If he'd had an affair with a nurse, doctor, diplomat, etc., that would have been different. The backpedeling on the Chon-McGurk scandal has really been something to see. And it's going to be a scandal years from now. Lot of 'last reporters standing' types are going to continue to churn out their cut and paste 'books' and, within five years, they'll have to include Chon-McGurk. It's too big of an ethics story to ignore. And when they do, let's hope that their book tours find many, many people asking, "Why didn't you weigh in in real time?" And let's hope the answer of "I was carrying water for the administration" is greeted with the proper boos it deserves.
In that idiotic post that Muttitt wrote, he also wanted to say the 'surge' was bad but the 'surge' was good. Granted, he insisted it wasn't noble but he went with the tired myth that the "surge" "created the conditions for sectarian bloodshed to subside." If you mean the increase in the number of US troops on the ground in Iraq allowed those Iraqis targeted who couldn't flee to be hemmed in and hunted, absolutely. But I don't think that's what he means. Ethnic cleansing took place. If you're on the left and you can't push that fact foward, then you need to hop on over to the right because you're not helping anyone on the topic of Iraq. The "civil war" (ethnic cleansing) killed an unknown number -- still unknown -- and also forced the mass fleeing that created the biggest refugee crisis in the MidEast since 1948.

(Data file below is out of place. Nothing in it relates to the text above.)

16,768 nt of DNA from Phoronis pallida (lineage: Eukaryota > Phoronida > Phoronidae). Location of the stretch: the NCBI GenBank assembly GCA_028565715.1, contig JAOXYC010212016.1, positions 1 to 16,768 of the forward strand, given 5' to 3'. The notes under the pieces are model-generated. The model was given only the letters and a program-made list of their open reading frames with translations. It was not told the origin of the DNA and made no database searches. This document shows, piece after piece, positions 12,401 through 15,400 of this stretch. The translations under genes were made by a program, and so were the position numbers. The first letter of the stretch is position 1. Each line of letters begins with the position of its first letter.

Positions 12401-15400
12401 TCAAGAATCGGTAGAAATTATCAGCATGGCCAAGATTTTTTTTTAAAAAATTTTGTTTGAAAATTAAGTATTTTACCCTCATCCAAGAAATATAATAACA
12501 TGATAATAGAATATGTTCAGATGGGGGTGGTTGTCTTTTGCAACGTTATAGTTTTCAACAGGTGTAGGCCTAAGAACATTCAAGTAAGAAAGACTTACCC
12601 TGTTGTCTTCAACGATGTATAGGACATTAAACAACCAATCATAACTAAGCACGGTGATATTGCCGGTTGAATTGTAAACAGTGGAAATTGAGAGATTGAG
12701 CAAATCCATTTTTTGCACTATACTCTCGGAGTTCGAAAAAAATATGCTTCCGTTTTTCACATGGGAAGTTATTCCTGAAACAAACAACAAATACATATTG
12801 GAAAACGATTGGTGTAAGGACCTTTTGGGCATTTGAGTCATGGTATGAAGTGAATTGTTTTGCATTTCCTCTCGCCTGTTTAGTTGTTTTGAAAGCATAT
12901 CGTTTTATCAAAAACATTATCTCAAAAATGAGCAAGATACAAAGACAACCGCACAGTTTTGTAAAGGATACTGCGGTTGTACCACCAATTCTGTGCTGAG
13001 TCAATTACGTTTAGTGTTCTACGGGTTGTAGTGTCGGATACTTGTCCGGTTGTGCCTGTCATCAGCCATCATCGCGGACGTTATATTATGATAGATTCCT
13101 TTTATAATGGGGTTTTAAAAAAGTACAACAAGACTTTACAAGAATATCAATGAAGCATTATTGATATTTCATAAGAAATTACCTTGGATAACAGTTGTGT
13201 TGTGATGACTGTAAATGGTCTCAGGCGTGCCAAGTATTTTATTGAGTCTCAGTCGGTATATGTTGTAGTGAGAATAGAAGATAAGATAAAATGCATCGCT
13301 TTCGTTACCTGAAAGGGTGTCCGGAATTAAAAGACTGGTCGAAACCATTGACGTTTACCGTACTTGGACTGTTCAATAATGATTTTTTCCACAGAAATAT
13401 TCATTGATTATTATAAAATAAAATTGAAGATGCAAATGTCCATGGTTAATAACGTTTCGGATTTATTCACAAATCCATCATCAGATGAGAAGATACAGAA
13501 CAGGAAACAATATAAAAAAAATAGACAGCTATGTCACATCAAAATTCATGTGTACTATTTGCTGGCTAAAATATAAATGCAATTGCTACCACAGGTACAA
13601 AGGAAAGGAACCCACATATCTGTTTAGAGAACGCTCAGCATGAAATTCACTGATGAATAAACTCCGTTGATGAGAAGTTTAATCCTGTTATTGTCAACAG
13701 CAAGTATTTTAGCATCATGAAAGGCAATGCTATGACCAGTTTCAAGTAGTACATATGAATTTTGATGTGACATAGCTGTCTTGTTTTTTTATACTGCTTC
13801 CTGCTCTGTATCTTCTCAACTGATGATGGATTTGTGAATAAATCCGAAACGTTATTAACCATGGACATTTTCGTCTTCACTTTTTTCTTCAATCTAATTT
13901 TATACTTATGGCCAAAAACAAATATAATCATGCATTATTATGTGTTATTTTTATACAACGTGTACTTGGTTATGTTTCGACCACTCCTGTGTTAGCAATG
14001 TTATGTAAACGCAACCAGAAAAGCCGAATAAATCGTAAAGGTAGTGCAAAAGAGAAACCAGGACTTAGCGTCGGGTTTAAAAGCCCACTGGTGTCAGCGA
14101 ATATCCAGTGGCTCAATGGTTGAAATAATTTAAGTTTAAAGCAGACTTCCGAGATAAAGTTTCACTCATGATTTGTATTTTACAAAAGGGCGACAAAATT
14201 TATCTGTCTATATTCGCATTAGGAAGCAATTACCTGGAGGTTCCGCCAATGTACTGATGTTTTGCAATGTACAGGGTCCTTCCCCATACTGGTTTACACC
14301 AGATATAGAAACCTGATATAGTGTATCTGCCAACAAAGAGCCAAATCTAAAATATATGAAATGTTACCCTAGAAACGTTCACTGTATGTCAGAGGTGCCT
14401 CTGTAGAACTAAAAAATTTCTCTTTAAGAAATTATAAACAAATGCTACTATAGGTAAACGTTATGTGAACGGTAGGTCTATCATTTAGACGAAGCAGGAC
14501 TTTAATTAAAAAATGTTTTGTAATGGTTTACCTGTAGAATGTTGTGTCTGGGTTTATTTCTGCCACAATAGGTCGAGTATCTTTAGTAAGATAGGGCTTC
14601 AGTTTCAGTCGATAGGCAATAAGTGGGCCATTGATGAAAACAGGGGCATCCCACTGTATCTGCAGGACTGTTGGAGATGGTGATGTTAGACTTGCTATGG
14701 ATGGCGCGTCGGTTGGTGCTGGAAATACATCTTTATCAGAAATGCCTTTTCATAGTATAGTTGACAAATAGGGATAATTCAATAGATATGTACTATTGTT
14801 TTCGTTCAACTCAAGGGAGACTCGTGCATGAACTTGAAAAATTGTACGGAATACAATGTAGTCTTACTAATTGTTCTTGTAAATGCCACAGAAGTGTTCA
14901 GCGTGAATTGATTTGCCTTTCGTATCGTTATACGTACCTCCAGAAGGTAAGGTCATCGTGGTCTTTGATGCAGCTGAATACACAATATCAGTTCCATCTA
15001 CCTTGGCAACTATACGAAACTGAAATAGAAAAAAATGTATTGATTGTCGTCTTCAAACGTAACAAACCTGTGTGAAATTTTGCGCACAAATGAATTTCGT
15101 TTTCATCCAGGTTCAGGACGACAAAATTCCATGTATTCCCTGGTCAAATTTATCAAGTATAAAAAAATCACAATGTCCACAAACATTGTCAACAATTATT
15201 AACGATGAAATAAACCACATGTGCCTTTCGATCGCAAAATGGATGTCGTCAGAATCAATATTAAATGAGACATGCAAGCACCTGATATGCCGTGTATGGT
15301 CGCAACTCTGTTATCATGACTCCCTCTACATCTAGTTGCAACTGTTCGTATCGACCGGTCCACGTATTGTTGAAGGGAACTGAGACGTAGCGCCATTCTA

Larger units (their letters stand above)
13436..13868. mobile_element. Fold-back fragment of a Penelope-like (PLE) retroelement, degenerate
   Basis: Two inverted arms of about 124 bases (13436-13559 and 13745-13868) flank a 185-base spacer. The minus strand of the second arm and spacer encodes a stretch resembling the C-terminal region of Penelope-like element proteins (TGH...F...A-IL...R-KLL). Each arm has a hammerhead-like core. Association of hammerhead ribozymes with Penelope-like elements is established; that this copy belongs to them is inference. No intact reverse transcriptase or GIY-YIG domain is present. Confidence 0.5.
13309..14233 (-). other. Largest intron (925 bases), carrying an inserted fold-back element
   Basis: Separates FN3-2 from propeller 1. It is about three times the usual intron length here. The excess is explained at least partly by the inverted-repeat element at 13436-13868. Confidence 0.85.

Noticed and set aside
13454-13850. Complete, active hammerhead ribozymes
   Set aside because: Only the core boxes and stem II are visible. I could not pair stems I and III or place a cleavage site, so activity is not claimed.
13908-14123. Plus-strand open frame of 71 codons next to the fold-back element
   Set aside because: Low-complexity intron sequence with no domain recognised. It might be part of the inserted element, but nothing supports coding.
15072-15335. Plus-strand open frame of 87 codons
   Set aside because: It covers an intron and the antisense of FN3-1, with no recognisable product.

Equally true, Muttitt's history ignores the Democrats and the Democrats are very much a part of the benchmarks. In real time, here, we repeatedly pushed back at the lie that these were Democratic benchmarks. They were the White House's benchmarks. But the Democrats wanted some form of benchmarks. Jonathan Weisman and Shailagh Murray (Washington Post, May 3, 2007) reported
, "House Majority Leader Steny H. Hoyer (Md.) indicated that the next bill will include benchmarks for Iraq -- such as passing a law to share oil revenue, quelling religious violence and disarming sectarian militias -- to keep its government on course. Failure to meet benchmarks could cost Baghdad billions of dollars in nonmilitary aid, and the administration would be required to report to Congress every 30 days on the military and political situation in Iraq."
Iraq may be of the richest oil regions in the world but all that excess oil has not translated into fewer squabbles than in other regions. Sinan Salaheddin (AP) reports